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WANT TO RENT my bright and comfortable 1940s cedar-shingled cottage in Springs, N.Y. (5 miles north of East Hampton village) August 1-31? It’s on a landscaped half-acre with a view into peaceful woods from the back deck.
The house is half a mile – a 10 minute walk, 5 minute bike ride, or 2 minute drive –from the beautiful, unspoiled, never-crowded Maidstone Beach on Gardiner’s Bay.
- 2BR (one full bed, two twins), 1 bath
- High ceilings, skylights, screened porch, huge deck, best outdoor shower ever
- ½ mile to Maidstone Beach, 1 mile to Louse Point (another spectacular beach on Accabonac Harbor). Superb swimming, kayaking, paddleboarding, etc.
- 5 miles to ocean beaches at East Hampton and Amagansett
-Under 1 mile to Springs Historic District, including Jackson Pollock-Lee Krasner House and Springs General Store
- 10 minutes East Hampton Village, 10 minutes Amagansett, 20 minutes Sag Harbor, 25 minutes Montauk (restaurants, bars, stores, art galleries, historic houses, movies, etc.)
- 2-1/4 hours from NYC, barring traffic
- Washer-dryer in basement
- Flat-screen TV, DVD player, Wi-Fi, printer, iPod dock
- A/C in living room, ceiling fans in LR and MBR
- $7,000 August 1-31
To see more photos, go here. Email firstname.lastname@example.org if interested in renting, or for more information. Thanks!
I HAVE IT ON GOOD, IF THIRD-HAND, AUTHORITY — from the friend of a friend of a friend — that the 1970s modernist gem, above, on Hog Creek in Springs, N.Y. is highly, highly negotiable. I think the place is pretty fabulous in a Hamptons kind of way, harking back to the boom building years of the 1970s and ’80s.
Cube-like, cedar-sided houses with expansive decks like this one are more common near the ocean, in the former potato fields south of Montauk Highway, than they are here, five miles north of said highway, where the beaches are those of unspoiled and uncrowded Gardiner’s Bay.
So I was sitting at one of those beaches the other evening, watching the sun set and running my mouth to a friend about how I’d still love to trade in my cute ’40s cottage for either an old farmhouse or a place with some kind, any kind, of water view.
My friend said she knew of a house nearby that was still on the market after a year, and that the owner, now elderly and fed up with it all, was very eager to sell. She put in a call to her friend — the friend of the owner — who gave us the address. “It’s a square box,” he said dismissively, and we went off to look at it with low hopes.
In fact, I found the house — on 2/3 of a wooded acre, with frontage and a boat launch on Hog Creek, above, which leads into Gardiner’s Bay — very attractive. I have no objection at all to the architecture. I like its symmetry, proportions, and wraparound decks. We couldn’t access the upper deck, which would have provided a better view of the creek, but peered into the windows of the three bedrooms on the lower level.
Pay no attention to the original ask of 825K. I’m given to understand an offer of 500K would not be unreasonable under the circumstances. The house is part of the Lion’s Head neighborhood association, with its own bayfront marina and beach, a mile or so north of Maidstone.
The house is not for me, after all; I’d still rather have a 19th century farmhouse. But I can’t help fantasizing furniture from Design Within Reach (or its ilk), rya rugs, super-graphics on the walls, great modern lighting.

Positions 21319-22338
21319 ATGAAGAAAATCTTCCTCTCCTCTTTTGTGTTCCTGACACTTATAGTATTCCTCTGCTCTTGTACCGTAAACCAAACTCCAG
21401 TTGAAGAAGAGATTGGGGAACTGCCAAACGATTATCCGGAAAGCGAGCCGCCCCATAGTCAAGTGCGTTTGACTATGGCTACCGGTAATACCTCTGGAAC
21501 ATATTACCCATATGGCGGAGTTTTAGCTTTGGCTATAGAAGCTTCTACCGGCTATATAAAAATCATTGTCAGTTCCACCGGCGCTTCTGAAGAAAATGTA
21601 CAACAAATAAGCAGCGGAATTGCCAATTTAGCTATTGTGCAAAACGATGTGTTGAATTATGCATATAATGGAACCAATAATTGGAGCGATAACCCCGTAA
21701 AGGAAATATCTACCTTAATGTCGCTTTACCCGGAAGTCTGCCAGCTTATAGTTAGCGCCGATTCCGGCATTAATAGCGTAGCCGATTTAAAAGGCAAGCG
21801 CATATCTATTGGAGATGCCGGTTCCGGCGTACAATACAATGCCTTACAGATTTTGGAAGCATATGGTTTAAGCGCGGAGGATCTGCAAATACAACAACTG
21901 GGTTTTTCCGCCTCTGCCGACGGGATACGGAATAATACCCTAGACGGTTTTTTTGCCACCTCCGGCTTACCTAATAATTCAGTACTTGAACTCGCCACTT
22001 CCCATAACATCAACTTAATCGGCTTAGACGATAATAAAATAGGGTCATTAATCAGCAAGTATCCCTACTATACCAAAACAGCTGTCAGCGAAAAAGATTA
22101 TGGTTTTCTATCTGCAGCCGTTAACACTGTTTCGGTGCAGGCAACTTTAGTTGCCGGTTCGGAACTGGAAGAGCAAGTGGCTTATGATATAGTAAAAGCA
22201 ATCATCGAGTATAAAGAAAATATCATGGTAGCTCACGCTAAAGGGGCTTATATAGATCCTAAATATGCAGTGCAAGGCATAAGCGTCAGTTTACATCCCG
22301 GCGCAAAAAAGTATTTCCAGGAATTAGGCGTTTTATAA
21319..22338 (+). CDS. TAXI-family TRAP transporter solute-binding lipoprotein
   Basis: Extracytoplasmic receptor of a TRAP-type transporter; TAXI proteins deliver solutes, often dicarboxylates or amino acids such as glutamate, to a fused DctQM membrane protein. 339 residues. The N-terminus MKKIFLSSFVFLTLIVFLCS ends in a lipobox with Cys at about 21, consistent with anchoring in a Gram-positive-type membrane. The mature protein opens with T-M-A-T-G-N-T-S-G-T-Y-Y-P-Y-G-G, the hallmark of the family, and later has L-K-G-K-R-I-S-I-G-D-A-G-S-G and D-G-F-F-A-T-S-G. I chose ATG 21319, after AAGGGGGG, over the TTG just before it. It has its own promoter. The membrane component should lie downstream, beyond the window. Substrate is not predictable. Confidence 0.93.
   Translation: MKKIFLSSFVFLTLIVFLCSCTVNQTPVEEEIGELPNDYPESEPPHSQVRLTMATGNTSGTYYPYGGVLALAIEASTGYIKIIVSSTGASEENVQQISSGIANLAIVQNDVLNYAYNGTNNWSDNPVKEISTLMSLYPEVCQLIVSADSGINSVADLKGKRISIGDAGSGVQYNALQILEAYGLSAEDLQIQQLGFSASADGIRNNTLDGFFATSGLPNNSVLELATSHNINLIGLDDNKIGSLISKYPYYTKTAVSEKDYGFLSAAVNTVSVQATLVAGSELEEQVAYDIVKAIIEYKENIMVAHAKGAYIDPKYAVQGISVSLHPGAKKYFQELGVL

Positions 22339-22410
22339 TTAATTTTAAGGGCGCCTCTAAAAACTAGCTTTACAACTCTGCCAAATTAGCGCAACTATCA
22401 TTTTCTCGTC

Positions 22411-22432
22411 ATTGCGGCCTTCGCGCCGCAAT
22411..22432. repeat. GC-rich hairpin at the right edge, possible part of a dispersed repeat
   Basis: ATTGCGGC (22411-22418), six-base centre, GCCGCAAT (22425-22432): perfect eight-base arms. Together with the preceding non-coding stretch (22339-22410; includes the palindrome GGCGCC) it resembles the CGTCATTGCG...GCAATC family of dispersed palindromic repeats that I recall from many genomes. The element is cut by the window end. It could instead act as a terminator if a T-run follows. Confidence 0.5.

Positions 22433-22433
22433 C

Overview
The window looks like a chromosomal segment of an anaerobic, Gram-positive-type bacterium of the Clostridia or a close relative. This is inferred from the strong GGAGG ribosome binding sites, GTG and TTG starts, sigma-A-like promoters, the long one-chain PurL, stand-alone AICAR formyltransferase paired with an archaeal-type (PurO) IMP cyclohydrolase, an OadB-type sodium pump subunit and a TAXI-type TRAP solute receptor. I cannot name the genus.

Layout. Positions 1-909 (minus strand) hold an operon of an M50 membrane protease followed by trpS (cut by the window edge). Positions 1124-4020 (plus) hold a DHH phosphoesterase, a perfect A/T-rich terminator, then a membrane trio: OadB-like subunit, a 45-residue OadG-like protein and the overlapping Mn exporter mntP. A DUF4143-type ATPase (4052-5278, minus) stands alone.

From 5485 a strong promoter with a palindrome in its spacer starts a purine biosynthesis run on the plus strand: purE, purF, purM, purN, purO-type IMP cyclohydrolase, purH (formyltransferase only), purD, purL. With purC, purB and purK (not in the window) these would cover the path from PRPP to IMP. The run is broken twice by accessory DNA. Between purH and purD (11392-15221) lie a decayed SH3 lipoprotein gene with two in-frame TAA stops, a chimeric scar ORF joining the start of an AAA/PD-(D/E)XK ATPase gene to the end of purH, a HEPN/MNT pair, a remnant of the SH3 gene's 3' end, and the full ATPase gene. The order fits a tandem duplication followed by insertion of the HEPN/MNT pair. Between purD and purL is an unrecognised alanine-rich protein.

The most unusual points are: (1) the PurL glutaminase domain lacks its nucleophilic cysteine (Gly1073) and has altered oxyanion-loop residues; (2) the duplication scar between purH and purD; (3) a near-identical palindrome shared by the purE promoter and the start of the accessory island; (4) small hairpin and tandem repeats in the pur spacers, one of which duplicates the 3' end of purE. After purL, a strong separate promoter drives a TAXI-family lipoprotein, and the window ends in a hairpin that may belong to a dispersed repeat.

For those who embrace such a vision, the listing, with interior photos, is here.
Al fresco dining: one of the chief pleasures of the season. Above, the garden of Brooklyn’s Bedouin Tent restaurant on Atlantic Avenue, with a view of the Belarussian church next door
THESE DAYS, I’M BOTH a city mouse and a country mouse. I’ve been bouncing around from here to there — a few days in Brooklyn, a few days in Springs (Long Island, N.Y.), depending on what I have to do.
The newish and very welcome Botanica Garden Center on Atlantic between Third and Fourth Avenues
Look what’s behind the Botanica Garden Center, above
Out in front, impromptu green space
Row of three houses, surprisingly genteel, along gritty Ninth Street in Gowanus
Back in the country, I have a sense of purpose I didn’t have a couple of months back. An erupting garden, in need of watering, weeding, and deer-spraying, will do that.
My backyard greening up, as it looked a week ago
The scrawny magnolia I inherited is filling out, year by year
Great, deer-proof stuff: deutzia, I think it’s called
Local color, before the tree leafed out
Gardiner’s Bay, above, a short walk from my house
“Gobble it up with your eyes,” my mother used to say. Spring’s beauty is already fleeing. Trees that were in full flower a week or two ago are now all-green. Savor it while it lasts, and then — we have no choice — let it go.
THE WORD “HAMPTONS” generally conjures up a picture of oceanfront chateaux behind impenetrable hedges, or modernist cubes in the dunes with infinity pools and five-car garages.
The modest circa-1940s cottages in this post are typical of the Maidstone Park neighborhood, a short walk from the sandy beaches of Gardiner’s Bay.
They’re in the unincorporated area called Springs, 5 miles north of the picture-postcard Village of East Hampton, but very much in the Town of East Hampton, with East Hampton taxes and an East Hampton ZIP.
I enjoy fantasizing about buying and fixing up one or more of these unpretentious summer houses (some now occupied year-round).
But they rarely come on the market — they’ve been in families forever — and when they do, it’s often with unrealistic price tags.